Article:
Classical Conditioning

Classical conditioning entails closely associating a neutral stimulus that evokes a reflexive response with the goal that the neutral stimulus alone will eventually evoke the same response.

Classical conditioning is an important concept in the school of psychology known as behaviorism and behavior modification, and it forms the basis for some of the techniques used in behavior therapy.

Classical conditioning was pioneered by the Russian physiologist Ivan Pavlov (1849–1936) in the 1890s in the course of experiments on the digestive systems of dogs, for which he won the Nobel Prize in 1904. Noticing that the dogs salivated at the mere sight of the person who fed them, Pavlov formulated a theory about the relationship between stimuli and responses that he believed could be applied to humans as well as to other animals. He called the dogs’ salivation in response to the actual taste and smell of meat an unconditioned response because it occurred through a natural reflex without any prior training. He referred to the meat as an unconditioned stimulus. A normally neutral act, such as the appearance of a lab assistant in a white coat or the ringing of a bell, could become associated with the appearance of food, thus producing salivation as a conditioned response (in response to a conditioned stimulus). Pavlov believed that the conditioned reflex had a physiological basis in the creation of new pathways in the cortex of the brain by the conditioning process. In further research early in the twentieth century, Pavlov found that in order for the conditioned response to be maintained, it had to be paired periodically with the unconditioned stimulus or the learned association would be forgotten through a process known as extinction. However, it could quickly be relearned if necessary.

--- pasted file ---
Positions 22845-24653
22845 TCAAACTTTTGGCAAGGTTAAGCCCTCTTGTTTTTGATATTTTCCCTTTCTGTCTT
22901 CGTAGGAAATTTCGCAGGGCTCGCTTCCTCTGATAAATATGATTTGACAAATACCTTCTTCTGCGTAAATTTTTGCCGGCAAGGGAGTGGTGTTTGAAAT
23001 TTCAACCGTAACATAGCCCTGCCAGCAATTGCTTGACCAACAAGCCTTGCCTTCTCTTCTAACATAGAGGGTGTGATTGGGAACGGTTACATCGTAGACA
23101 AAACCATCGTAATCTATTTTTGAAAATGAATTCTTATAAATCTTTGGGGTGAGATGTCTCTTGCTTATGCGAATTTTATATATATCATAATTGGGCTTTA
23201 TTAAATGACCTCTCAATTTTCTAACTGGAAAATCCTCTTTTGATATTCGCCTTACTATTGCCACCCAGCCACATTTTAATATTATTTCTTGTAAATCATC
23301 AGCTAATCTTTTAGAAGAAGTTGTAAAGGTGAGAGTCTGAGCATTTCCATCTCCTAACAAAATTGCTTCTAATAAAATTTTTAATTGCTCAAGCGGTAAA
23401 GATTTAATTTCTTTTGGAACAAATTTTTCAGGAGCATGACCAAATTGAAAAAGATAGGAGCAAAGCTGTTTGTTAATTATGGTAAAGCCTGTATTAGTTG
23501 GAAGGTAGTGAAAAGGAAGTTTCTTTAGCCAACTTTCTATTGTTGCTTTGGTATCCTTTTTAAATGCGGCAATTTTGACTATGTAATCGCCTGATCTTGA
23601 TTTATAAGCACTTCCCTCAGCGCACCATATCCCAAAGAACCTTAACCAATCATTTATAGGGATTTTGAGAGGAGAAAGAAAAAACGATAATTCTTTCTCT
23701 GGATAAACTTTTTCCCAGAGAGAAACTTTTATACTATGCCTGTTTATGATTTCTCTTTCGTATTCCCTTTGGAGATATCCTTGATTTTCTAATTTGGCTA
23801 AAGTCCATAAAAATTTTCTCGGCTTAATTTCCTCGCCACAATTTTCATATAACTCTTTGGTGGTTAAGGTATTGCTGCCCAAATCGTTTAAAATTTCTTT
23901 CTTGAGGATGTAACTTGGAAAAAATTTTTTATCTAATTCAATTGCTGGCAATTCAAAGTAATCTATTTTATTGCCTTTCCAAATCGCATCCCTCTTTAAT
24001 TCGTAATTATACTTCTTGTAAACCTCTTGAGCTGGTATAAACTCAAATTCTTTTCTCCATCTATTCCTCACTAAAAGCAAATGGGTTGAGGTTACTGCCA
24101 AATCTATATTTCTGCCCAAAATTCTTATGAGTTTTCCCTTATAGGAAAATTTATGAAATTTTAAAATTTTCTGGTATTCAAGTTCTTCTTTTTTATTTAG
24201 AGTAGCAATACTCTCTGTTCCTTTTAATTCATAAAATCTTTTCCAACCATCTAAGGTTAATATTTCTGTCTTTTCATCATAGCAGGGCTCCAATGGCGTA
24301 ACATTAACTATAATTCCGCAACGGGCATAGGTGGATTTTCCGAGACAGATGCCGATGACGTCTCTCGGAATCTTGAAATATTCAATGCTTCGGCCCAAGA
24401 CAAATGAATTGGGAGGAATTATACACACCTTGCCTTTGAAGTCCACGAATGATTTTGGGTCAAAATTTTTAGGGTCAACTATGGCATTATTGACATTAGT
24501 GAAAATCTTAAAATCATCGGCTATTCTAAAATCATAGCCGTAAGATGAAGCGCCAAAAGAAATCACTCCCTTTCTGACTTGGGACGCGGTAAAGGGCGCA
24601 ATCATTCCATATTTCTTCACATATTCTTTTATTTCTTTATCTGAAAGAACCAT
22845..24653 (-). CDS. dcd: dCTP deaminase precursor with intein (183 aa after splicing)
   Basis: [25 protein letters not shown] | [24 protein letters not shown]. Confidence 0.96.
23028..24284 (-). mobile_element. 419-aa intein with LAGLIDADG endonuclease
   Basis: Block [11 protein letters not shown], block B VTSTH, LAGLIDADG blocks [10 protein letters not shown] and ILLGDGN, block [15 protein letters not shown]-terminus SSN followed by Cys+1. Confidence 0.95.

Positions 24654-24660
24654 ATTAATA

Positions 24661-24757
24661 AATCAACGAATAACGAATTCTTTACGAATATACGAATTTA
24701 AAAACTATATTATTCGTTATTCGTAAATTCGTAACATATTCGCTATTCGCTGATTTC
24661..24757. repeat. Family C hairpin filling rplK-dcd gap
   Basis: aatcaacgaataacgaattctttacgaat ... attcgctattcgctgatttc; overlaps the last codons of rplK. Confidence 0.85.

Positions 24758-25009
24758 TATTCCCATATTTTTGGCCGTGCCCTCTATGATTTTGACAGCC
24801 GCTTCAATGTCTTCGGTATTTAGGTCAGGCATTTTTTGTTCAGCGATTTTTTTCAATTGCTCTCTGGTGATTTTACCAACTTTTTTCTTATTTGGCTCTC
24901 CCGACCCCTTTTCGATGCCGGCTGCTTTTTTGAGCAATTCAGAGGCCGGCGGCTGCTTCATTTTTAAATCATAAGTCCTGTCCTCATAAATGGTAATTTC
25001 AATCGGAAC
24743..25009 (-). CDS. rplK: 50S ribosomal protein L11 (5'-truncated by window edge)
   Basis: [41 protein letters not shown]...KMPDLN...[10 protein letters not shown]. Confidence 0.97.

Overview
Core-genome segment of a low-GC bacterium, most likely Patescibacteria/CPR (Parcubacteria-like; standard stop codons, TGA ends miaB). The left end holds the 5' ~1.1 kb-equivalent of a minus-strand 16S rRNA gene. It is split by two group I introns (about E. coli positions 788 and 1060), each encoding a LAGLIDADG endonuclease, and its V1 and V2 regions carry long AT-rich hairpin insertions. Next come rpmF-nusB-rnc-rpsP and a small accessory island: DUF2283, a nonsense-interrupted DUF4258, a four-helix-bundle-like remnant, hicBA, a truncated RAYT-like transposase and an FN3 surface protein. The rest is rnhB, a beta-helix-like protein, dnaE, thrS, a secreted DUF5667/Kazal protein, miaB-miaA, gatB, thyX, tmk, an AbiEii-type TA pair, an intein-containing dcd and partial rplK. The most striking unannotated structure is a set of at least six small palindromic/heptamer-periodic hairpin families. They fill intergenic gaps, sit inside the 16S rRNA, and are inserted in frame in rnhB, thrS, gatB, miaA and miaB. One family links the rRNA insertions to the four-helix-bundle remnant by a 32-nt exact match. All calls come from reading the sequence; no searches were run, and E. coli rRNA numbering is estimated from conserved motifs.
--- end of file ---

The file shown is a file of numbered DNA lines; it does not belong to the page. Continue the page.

See also Conditioning ; Conditioned response ; Conditioned stimulus ; Pavlov, Ivan.



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